Nurse Staffing Mandates Are Not a Silver Bullet
Fed up with inadequate staffing that exhausts staff and puts patients at risk, Washington, DC, nurses flooded their city hall earlier this month, clad in red scrubs and demanding specific nurse-to-patient ratios that would protect themselves and patients.
In response to their calls for action, D.C. Council Chairman Phil Mendelson said he plans to introduce legislation that would require the city's hospitals to increase nursing staff levels, according to The Washington Post.
Mandating nurse staffing levels is a move that seems like a good idea, but carries with it a lot of controversy and questions about its effectiveness.
There's plenty of research showing that inadequate staffing levels negatively impact patient care, and that makes sense. It's a simple question of manpower. One nurse on a 12-hour shift couldn't possibly take care of 10 patients as effectively as two nurses could.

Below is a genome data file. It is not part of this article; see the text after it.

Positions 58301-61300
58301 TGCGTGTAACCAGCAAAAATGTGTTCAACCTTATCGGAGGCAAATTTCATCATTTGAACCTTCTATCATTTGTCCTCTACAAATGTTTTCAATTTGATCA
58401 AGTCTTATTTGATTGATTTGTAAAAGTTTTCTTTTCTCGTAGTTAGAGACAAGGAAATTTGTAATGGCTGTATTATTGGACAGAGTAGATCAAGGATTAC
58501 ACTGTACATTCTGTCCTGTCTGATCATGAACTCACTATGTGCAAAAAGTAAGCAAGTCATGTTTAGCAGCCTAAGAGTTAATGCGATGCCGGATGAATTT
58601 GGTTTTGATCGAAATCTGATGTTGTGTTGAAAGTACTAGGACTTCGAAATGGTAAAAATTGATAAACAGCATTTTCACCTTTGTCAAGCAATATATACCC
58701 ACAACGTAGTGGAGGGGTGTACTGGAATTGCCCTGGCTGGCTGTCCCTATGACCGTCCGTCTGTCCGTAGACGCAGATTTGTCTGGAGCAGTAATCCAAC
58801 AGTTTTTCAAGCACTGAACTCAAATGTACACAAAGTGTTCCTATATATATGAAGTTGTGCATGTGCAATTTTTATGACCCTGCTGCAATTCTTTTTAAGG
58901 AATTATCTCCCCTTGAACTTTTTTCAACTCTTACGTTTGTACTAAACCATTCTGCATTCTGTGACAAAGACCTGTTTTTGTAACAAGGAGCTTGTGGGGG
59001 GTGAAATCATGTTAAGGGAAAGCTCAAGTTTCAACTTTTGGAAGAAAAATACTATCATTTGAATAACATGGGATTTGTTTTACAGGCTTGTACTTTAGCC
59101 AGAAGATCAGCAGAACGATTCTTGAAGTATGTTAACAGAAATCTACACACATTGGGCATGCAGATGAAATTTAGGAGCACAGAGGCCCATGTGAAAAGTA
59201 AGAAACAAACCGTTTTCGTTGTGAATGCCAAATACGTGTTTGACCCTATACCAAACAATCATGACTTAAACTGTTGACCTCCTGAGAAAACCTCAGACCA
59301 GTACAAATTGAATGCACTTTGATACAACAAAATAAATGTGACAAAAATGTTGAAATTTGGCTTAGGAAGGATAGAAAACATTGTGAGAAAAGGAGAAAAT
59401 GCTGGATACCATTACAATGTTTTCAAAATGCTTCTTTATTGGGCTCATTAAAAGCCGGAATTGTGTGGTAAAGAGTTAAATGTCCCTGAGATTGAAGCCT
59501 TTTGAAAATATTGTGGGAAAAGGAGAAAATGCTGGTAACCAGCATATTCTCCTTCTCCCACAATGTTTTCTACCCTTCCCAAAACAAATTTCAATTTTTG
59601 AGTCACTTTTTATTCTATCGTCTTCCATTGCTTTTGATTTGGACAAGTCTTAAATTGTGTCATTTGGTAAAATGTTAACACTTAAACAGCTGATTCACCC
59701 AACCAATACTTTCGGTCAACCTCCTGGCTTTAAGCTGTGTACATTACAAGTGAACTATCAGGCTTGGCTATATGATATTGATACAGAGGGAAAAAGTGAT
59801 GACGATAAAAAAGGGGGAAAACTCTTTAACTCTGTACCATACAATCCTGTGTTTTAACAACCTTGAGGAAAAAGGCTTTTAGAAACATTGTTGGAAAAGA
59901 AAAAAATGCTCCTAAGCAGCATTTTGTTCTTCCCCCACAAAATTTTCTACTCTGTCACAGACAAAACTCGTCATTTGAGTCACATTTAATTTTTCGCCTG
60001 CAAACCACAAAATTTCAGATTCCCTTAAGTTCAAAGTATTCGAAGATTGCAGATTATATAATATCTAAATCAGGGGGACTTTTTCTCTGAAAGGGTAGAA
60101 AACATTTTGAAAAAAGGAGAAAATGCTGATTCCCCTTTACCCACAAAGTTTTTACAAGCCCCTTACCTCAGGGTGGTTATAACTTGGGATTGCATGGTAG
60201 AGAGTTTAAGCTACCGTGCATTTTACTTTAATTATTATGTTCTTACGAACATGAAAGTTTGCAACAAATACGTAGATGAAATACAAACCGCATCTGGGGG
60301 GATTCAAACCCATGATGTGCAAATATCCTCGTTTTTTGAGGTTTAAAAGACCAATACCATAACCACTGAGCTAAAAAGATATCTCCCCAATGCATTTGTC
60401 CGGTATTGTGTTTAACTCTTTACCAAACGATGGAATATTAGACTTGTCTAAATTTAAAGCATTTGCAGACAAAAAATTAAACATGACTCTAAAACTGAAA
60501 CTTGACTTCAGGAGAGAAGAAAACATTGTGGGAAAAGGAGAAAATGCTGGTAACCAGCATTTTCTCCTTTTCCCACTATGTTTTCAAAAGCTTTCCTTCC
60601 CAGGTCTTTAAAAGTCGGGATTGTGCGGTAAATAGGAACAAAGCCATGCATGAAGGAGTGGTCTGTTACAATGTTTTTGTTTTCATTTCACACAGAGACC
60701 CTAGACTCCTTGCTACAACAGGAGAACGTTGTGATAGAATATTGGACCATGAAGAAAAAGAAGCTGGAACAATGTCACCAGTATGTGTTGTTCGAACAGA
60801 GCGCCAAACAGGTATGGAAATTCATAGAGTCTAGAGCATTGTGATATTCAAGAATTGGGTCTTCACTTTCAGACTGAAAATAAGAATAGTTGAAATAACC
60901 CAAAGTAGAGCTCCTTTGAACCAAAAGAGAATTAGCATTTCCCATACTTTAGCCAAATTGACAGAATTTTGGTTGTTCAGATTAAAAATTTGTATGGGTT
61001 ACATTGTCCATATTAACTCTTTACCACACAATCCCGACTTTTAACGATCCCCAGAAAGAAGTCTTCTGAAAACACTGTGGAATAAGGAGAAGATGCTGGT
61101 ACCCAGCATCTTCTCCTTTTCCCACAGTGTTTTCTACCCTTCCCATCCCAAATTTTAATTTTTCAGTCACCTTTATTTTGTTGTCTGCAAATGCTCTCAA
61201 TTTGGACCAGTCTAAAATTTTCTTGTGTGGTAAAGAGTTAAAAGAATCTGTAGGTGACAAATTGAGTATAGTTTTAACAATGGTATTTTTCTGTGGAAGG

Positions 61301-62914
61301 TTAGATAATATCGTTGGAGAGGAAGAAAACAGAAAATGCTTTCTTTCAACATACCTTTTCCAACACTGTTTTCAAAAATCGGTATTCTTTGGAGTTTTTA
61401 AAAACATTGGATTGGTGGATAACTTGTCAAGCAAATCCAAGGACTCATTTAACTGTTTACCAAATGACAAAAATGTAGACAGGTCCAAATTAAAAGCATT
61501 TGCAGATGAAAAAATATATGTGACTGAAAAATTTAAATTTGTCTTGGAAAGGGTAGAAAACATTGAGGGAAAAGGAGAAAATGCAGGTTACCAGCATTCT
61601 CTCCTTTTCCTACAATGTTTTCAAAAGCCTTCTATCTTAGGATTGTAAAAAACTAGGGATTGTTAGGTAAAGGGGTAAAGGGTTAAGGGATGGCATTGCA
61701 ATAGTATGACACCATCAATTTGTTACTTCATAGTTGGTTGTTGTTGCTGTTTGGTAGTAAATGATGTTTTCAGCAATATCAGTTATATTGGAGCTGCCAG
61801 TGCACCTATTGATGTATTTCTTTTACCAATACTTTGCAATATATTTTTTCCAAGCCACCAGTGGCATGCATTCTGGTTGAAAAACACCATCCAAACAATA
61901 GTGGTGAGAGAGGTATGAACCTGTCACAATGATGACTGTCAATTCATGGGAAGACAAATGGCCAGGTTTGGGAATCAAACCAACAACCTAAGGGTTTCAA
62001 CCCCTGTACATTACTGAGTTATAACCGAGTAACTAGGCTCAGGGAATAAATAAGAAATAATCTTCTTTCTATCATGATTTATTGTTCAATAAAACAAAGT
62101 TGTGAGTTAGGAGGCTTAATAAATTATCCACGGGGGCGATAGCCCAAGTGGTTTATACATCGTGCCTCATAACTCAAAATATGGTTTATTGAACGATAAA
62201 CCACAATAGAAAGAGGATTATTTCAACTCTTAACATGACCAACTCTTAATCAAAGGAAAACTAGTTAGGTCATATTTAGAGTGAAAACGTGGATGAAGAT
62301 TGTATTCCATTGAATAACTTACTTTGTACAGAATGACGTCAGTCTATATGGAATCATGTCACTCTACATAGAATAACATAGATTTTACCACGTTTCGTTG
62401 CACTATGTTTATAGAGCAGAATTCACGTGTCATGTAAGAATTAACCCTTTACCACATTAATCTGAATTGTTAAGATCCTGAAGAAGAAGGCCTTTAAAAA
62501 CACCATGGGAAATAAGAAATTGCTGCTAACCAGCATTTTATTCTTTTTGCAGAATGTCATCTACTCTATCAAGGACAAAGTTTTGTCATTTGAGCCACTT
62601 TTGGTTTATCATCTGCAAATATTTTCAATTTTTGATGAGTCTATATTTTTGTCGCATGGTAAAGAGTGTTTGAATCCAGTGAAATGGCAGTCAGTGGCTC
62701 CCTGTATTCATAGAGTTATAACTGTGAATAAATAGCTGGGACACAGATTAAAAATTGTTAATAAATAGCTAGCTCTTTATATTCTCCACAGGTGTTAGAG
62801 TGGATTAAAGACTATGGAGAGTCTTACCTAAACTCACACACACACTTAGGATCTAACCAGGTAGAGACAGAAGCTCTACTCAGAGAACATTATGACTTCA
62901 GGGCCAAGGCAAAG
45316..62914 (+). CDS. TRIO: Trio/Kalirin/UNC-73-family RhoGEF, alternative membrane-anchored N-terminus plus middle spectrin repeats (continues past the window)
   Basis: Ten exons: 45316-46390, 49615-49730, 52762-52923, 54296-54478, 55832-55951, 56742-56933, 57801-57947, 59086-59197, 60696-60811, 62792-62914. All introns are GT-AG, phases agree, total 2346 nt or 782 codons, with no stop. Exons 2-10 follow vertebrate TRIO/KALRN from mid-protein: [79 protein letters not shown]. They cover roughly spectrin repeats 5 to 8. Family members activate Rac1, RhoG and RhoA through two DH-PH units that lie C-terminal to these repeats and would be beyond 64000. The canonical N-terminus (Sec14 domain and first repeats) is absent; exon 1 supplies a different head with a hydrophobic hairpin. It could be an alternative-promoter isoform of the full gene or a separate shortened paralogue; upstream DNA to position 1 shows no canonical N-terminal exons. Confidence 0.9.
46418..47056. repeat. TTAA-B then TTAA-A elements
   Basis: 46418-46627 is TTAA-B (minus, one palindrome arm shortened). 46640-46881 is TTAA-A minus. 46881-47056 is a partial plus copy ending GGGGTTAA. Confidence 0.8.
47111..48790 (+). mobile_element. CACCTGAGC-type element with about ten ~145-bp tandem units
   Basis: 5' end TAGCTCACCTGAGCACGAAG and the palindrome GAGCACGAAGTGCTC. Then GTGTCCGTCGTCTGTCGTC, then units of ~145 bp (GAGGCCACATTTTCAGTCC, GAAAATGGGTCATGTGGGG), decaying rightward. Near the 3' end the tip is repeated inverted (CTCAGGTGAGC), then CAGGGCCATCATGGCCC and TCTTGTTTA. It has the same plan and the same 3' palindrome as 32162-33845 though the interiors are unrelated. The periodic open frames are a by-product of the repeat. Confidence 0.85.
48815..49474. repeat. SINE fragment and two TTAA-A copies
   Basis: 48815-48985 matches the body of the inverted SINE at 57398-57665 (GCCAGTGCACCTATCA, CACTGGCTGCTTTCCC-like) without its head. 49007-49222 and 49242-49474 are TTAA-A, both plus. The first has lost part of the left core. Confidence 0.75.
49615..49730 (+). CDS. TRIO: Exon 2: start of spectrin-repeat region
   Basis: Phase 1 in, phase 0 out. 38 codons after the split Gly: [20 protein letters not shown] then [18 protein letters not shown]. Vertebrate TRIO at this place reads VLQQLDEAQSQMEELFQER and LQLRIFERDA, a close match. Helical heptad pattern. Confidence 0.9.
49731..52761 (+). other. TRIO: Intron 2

Yet legislative mandates—which require minimum staffing levels at all hospitals within a jurisdiction—may not be the solution to this problem. The best example is California, where a nurse staffing mandate that's been in place since 2004 has been billed a national experiment. So far, the experiment has had mixed results.
For example, a study published in the journal Health Services Research, found that although the California law succeeded in boosting nurse staffing, the staffing increase had only "mixed effects on quality." Researchers couldn't be certain whether any recorded quality improvements were actually caused by staffing changes.
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